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Most Efficient Way to Construct the Matrices to Extract the Lower and Upper Triangle from a Vectorized Matrix

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Royi Avital
Royi Avital on 20 Apr 2020
Commented: Royi Avital on 24 Apr 2020
Given a matrix X and its vector form I am after the most efficient way to build the matrices L and U which extracts the lower and upper triangle from X.
So in MATLAB code it would be something like that:
clear();
numRows = 3;
numCols = numRows;
mX = randn(numRows, numCols);
vX = mX(:);
% Lower Triangle are indices 2, 3, 6
mL = [ 0, 1, 0, 0, 0, 0, 0, 0, 0 ; ...
0, 0, 1, 0, 0, 0, 0, 0, 0 ; ...
0, 0, 0, 0, 0, 1, 0, 0, 0 ];
% Upper Triangle are indices 4, 7, 8
mU = [ 0, 0, 0, 1, 0, 0, 0, 0, 0 ; ...
0, 0, 0, 0, 0, 0, 1, 0, 0 ; ...
0, 0, 0, 0, 0, 0, 0, 1, 0 ];
assert(isequal(mL * vX, mX(logical(tril(mX, -1)))));
assert(isequal(mU * vX, mX(logical(triu(mX, 1)))));
I am after sparse represenation of mU and mL in the most efficient way.
My current implementation is given by:
function [ mLU ] = GenerateTriangleExtractorMatrix( numRows, triangleFlag, diagFlag )
EXTRACT_LOWER_TRIANGLE = 1;
EXTRACT_UPPER_TRIANGLE = 2;
INCLUDE_DIAGONAL = 1;
EXCLUDE_DIAGONAL = 2;
switch(diagFlag)
case(INCLUDE_DIAGONAL)
numElements = 0.5 * numRows * (numRows + 1);
diagIdx = 0;
case(EXCLUDE_DIAGONAL)
numElements = 0.5 * (numRows - 1) * numRows;
diagIdx = 1;
end
vJ = zeros(numElements, 1);
if(triangleFlag == EXTRACT_LOWER_TRIANGLE)
elmntIdx = 0;
for jj = 1:numRows
for ii = (jj + diagIdx):numRows
elmntIdx = elmntIdx + 1;
vJ(elmntIdx) = ((jj - 1) * numRows) + ii;
end
end
elseif(triangleFlag == EXTRACT_UPPER_TRIANGLE)
elmntIdx = numElements + 1;
for jj = numRows:-1:1
for ii = (jj - diagIdx):-1:1
elmntIdx = elmntIdx - 1;
vJ(elmntIdx) = ((jj - 1) * numRows) + ii;
end
end
end
mLU = sparse(1:numElements, vJ, 1, numElements, numRows * numRows, numElements);
end
Is there a more efficient way to generate vJ without extensive allocation of memory (In order to allow generating really large matrices)?
Thank You.

  24 Comments

Royi Avital
Royi Avital on 23 Apr 2020
I am not sure what you mean. But the mL and mU are exactly that. Each of their rows extracts a single element of vectroized matrix. I guess by T_i(:) you meant for the triangle matrix where single index of the trinagle is 1 and the rest is zero. This is exactly mU and mL from above.
Matt J
Matt J on 23 Apr 2020
But that would mean your constraints are of the form mL*X(:)<=b. But since each row of mL contains only a single non-zero element, this means the constraint is equivalent to a simple bound X(j)<=b. In Matlab, you would never have to construct a matrix to represent such a constraint. You would use the vector input arguments lb and ub to specify those. I assume Gurobi has something similar.
Royi Avital
Royi Avital on 23 Apr 2020
@Matt, I know that. Whenever I can use other features of the solver I user. I have cases I need those extractors in Matrix Form. I appericiate the dialogue. I think other who will read it will gain something. I still hope someone will bring a different point of view to the pattern of vJ. Though I guess @James' solution as practically as good as it gets (Also appericate if there is something to make it even faster).

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Accepted Answer

James Tursa
James Tursa on 22 Apr 2020
Edited: James Tursa on 22 Apr 2020
Here is a mex routine that generates the sparse double matrices mL and mU directly, so no wasted memory in creating them. Seems to run about 3x-5x faster than m-code for somewhat large sizes.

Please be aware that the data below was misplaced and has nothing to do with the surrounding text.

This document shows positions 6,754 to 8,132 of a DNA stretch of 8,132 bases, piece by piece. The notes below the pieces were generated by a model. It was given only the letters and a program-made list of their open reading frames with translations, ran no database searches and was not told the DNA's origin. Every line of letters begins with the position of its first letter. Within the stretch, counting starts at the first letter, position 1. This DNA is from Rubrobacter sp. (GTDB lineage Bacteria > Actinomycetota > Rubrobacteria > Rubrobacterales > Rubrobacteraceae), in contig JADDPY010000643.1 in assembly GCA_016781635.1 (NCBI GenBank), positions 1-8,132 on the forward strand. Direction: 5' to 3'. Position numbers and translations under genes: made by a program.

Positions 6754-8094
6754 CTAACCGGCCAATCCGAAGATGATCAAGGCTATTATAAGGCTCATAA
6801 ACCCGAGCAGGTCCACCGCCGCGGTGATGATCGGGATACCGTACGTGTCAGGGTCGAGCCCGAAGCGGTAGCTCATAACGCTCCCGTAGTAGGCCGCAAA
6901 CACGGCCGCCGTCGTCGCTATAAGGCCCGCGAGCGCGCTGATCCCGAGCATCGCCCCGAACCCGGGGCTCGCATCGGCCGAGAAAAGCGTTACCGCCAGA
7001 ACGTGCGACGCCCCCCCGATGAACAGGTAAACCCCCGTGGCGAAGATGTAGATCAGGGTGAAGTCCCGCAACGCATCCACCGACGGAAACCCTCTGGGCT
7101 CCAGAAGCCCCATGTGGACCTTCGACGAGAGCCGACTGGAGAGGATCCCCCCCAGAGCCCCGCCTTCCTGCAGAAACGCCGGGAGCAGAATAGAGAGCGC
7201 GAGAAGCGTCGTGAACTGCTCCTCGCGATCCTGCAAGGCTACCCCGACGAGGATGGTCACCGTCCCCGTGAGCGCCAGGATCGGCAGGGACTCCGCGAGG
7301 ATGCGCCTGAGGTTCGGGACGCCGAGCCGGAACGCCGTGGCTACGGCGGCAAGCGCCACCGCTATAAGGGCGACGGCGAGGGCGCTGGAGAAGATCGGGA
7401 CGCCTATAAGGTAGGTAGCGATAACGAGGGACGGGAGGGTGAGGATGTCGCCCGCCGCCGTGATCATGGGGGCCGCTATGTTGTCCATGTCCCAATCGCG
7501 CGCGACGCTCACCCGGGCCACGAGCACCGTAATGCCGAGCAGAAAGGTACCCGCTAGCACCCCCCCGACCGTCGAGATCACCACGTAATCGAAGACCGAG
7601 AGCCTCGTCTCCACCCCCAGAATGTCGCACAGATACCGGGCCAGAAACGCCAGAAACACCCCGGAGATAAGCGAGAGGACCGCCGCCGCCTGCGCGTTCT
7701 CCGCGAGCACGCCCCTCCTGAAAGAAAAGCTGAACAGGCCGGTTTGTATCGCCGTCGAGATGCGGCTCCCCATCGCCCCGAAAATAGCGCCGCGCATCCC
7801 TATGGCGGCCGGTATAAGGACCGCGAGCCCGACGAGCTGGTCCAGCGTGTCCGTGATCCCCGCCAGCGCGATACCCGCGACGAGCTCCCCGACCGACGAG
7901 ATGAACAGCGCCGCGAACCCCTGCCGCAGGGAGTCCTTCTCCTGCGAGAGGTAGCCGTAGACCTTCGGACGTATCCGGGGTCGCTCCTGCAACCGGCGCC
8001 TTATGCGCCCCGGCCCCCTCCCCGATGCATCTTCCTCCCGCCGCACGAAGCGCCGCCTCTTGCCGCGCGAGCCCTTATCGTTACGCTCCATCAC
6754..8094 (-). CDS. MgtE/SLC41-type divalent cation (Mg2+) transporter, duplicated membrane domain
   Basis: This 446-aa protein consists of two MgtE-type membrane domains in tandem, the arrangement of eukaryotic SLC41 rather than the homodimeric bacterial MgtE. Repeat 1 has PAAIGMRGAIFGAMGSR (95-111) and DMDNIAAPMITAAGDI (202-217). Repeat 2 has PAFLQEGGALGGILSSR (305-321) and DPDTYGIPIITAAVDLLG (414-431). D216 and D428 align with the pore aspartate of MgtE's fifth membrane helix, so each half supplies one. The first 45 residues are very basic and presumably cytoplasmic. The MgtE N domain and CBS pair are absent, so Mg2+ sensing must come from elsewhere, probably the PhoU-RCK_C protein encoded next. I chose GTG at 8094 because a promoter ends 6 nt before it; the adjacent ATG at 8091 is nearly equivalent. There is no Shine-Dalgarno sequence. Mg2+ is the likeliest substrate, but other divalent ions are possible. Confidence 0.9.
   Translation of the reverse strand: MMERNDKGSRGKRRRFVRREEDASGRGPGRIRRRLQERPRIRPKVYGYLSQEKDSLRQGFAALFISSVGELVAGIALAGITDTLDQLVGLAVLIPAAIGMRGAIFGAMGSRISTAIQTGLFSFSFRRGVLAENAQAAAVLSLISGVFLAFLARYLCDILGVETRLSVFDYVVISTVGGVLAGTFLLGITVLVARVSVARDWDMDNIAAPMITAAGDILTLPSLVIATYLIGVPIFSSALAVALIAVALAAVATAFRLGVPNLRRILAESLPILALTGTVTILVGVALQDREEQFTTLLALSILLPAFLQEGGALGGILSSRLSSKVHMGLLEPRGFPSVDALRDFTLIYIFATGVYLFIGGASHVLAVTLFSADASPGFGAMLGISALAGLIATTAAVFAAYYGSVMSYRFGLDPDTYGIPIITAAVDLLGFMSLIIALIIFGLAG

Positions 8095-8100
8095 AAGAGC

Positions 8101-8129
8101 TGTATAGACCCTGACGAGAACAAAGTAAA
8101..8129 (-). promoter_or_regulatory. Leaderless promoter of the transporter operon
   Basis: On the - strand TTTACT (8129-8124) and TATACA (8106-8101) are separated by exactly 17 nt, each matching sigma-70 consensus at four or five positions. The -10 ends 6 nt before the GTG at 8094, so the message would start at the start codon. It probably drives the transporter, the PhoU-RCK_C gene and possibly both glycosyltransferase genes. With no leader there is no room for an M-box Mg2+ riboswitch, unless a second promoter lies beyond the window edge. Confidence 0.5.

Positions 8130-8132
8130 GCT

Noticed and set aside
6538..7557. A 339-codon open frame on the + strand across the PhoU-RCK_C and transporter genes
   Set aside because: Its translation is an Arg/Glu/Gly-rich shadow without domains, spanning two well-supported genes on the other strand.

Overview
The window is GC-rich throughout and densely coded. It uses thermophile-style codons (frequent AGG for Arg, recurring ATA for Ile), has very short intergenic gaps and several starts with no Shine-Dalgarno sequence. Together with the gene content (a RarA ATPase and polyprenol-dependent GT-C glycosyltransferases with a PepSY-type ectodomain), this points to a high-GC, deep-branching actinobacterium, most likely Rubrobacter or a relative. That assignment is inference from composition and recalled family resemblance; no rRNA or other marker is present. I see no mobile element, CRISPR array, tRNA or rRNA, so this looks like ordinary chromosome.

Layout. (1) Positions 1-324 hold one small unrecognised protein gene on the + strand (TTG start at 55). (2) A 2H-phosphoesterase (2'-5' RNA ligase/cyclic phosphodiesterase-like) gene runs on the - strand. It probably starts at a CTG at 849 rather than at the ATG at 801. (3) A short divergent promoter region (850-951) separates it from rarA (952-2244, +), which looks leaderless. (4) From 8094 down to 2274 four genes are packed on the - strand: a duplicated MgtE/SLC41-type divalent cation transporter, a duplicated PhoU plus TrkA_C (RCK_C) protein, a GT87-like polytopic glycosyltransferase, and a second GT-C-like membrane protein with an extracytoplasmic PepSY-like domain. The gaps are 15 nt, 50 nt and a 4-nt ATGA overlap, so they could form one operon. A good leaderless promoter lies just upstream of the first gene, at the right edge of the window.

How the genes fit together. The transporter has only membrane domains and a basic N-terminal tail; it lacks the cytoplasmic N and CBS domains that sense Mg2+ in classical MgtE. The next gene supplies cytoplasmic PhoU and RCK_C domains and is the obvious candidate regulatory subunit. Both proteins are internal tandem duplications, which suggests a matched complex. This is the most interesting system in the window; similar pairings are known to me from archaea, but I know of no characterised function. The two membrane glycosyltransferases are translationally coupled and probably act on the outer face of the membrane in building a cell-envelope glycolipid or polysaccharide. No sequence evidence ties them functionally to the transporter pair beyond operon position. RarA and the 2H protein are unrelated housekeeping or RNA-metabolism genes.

/* S = GenerateTriangleExtractorMatrixMex(numRows,triangleFlag,diagFlag)
*
* S = double sparse matrix
* numRows = integer > 0
* triangleFlag = 1 , extract lower triangle
* 2 , extract upper triangle
* diagFlag = 1 , include diagonal
* 2 , exclude diagonal
* where
*
* M = an numRows X numRows matrix of non-zero terms
* assert(isequal(S * M(:), mX(logical(tril(M, -1))))); % for lower
* assert(isequal(S * M(:), mX(logical(triu(M, 1))))); % for upper
*
* Programmer: James Tursa
* Date: 2020-April-22
*/
#include "mex.h"
void mexFunction( int nlhs, mxArray *plhs[], int nrhs, const mxArray *prhs[])
{
mwSize numRows, triangleFlag, diagFlag, numElements;
mwIndex *Ir, *Jc;
mwIndex i, j, k, m;
double *pr;
if( nrhs != 3 || !mxIsNumeric(prhs[0]) || !mxIsNumeric(prhs[1]) || !mxIsNumeric(prhs[2]) ||
mxGetNumberOfElements(prhs[0]) != 1 || mxGetNumberOfElements(prhs[1]) != 1 ||
mxGetNumberOfElements(prhs[2]) != 1 ) {
mexErrMsgTxt("Need three numeric scalar inputs");
}
if( nlhs > 1 ) {
mexErrMsgTxt("Too many outputs");
}
numRows = mxGetScalar(prhs[0]);
triangleFlag = mxGetScalar(prhs[1]);
diagFlag = mxGetScalar(prhs[2]);
if( numRows < 1 ) {
mexErrMsgTxt("Invalid numRows, should be > 0");
}
if( triangleFlag != 1 && triangleFlag != 2 ) {
mexErrMsgTxt("Invalid triangleFlag, should be 1 or 2");
}
if( diagFlag != 1 && diagFlag != 2 ) {
mexErrMsgTxt("Invalid diagFlag, should be 1 or 2");
}
if( diagFlag == 1 ) {
numElements = numRows * (numRows + 1) / 2; /* include diagonal */
} else {
numElements = (numRows - 1) * numRows / 2; /* exclude diagonal */
}
plhs[0] = mxCreateSparse(numElements, numRows*numRows, numElements, mxREAL);
pr = (double *) mxGetData(plhs[0]);
Ir = mxGetIr(plhs[0]);
Jc = mxGetJc(plhs[0]);
Jc[0] = 0;
diagFlag--;
k = 0;
m = 1;
if( triangleFlag == 1 ) { /* Lower */
for( j=0; j<numRows; j++ ) {
for( i=0; i<numRows; i++ ) {
if( i >= j+diagFlag ) {
*pr++ = 1.0;
*Ir++ = k++;
Jc[m] = Jc[m-1] + 1;
} else {
Jc[m] = Jc[m-1];
}
m++;
}
}
} else { /* Upper */
for( j=0; j<numRows; j++ ) {
for( i=0; i<numRows; i++ ) {
if( i+diagFlag <= j ) {
*pr++ = 1.0;
*Ir++ = k++;
Jc[m] = Jc[m-1] + 1;
} else {
Jc[m] = Jc[m-1];
}
m++;
}
}
}
}
You mex the routine as follows (you need a supported C compiler installed):
mex GenerateTriangleExtractorMatrixMex.c
And some test code: